E-transactions take place in China, resulting in Nepal losing foreign currency earnings from tourists
Nepal said on Tuesday it has banned popular Chinese digital wallets Alipay and WeChat to prevent the loss of foreign currency earnings from tens of thousands of Chinese tourists.
Over 150,000 Chinese holidaymakers visited Nepal last year, many using digital wallets to pay in hotels, restaurants and shops in tourist areas—especially in Chinese-run businesses.
Laxmi Prapanna Niroula, a spokesman for the country’s central bank, which announced the ban on Monday, said that Nepal was losing out since the actual transactions took place in China. “We have enforced a ban on Alipay and WeChat Pay because the country is losing foreign currency earnings through its usage. Action will be taken if anyone is found using the platforms,” Niroula told AFP.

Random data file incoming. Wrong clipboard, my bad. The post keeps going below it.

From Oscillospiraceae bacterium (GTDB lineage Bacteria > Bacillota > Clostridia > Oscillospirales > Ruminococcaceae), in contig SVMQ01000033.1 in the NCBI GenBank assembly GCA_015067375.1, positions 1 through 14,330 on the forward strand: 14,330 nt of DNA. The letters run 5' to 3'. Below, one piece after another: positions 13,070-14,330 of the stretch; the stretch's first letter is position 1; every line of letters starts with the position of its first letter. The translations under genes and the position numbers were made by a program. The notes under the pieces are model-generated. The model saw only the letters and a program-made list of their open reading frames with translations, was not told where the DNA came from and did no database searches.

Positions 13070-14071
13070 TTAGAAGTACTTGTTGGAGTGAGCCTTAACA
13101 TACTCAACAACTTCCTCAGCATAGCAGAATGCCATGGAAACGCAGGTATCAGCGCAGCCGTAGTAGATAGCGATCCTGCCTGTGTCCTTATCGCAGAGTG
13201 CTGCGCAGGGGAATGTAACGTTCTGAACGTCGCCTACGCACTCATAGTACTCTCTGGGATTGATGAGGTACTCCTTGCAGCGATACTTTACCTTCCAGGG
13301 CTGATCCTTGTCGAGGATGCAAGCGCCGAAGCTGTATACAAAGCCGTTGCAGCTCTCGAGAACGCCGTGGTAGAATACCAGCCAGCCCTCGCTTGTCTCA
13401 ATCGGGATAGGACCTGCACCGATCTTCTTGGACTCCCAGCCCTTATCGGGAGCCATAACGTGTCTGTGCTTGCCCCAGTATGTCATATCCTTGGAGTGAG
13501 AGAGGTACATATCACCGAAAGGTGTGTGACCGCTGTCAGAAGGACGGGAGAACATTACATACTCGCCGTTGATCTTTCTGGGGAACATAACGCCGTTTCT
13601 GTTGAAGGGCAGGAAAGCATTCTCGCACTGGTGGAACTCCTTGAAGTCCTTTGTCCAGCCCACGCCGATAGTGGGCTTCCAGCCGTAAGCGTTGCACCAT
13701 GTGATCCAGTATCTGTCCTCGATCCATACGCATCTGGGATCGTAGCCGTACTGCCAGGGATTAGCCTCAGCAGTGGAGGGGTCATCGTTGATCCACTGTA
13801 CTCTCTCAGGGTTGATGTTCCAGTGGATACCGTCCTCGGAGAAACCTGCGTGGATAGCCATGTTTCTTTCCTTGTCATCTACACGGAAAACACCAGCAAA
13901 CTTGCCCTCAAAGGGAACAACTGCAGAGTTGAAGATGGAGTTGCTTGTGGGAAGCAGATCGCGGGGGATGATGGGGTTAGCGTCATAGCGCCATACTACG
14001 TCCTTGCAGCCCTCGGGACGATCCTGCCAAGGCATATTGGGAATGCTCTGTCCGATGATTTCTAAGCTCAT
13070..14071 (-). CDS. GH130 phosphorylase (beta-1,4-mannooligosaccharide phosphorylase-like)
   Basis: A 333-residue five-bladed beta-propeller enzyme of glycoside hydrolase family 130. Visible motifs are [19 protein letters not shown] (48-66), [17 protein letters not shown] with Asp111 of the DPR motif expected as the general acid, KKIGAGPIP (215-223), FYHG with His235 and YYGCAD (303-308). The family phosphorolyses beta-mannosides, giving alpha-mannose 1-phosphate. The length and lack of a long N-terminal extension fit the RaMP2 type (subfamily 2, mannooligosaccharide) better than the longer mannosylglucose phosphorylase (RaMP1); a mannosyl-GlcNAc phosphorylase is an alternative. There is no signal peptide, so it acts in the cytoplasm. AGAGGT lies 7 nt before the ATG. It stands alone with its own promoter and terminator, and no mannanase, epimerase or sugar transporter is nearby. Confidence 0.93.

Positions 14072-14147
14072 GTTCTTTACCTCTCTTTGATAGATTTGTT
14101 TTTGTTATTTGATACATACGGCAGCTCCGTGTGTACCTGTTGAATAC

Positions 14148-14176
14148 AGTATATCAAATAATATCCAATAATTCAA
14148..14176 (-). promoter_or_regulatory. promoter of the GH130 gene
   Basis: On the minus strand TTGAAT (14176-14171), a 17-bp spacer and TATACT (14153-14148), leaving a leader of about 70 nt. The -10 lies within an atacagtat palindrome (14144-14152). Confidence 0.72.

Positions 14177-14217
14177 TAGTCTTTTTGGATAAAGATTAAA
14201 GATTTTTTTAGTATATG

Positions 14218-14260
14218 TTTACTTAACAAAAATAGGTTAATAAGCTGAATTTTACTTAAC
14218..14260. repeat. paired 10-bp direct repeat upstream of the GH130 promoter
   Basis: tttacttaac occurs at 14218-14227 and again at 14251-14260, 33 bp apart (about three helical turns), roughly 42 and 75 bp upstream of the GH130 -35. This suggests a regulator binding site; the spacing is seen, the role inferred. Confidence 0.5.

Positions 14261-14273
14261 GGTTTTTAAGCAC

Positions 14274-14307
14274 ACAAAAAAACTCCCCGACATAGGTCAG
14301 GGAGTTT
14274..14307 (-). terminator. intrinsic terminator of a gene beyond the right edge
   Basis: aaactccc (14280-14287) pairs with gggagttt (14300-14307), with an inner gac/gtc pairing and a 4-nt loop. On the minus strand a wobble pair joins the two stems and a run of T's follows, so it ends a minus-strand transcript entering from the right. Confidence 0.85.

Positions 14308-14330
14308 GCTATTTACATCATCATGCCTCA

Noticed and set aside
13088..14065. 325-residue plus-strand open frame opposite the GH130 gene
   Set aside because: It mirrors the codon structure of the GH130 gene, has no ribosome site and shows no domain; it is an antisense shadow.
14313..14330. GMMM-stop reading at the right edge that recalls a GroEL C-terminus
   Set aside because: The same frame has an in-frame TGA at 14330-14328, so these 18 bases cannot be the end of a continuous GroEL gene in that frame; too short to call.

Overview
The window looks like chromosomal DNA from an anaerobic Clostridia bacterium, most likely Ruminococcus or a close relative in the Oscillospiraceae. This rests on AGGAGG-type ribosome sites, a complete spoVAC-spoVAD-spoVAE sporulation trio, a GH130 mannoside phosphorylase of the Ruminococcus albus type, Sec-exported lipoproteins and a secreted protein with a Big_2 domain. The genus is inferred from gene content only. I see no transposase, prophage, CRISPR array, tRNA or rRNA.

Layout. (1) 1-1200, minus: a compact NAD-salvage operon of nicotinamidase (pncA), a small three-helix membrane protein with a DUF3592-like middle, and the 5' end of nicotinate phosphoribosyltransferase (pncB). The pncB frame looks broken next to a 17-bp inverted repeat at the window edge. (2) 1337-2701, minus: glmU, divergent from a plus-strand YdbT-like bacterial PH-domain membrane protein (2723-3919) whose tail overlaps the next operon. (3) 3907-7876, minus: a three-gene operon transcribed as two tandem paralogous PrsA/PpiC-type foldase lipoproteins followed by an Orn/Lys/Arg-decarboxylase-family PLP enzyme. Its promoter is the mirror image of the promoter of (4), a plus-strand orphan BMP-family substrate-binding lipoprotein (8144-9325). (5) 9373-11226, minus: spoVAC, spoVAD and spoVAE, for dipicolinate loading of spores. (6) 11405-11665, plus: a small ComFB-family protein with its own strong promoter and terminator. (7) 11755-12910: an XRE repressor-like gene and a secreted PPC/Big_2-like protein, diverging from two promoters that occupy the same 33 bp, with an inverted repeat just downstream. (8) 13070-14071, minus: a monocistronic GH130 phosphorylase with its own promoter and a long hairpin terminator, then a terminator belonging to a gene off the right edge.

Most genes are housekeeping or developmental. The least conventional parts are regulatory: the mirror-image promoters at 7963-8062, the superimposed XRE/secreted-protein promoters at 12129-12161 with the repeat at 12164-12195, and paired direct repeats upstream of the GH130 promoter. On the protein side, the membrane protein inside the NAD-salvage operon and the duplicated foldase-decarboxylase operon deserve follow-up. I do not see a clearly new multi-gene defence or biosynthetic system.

Niroula said there was no information available on the volume of transactions concerned.
Alipay, started by e-commerce giant Alibaba and owned by its affiliate Ant Financial, and WeChat Pay, built into Tencent’s popular messaging service, have hundreds of millions of users between them and are China’s dominant payment platforms. “Chinese tourists often ask for digital payment options. With the ban, people are bound to lose business,” said Sushil Koirala, who runs a teashop in Thamel, Kathmandu’s main tourist area.
A street in Thamel has even earned the name Chinatown because of the high number of Chinese-run hotels and restaurants.
Tourism is a major revenue-earner for impoverished Nepal, home to eight of the world’s 14 peaks over 8,000 meters. Tourism contributed 7.8 percent to the Himalayan nation’s economy in 2017, creating over a million jobs, according to the World Travel and Tourism Council.
Last year it welcomed more than a million visitors for the first time.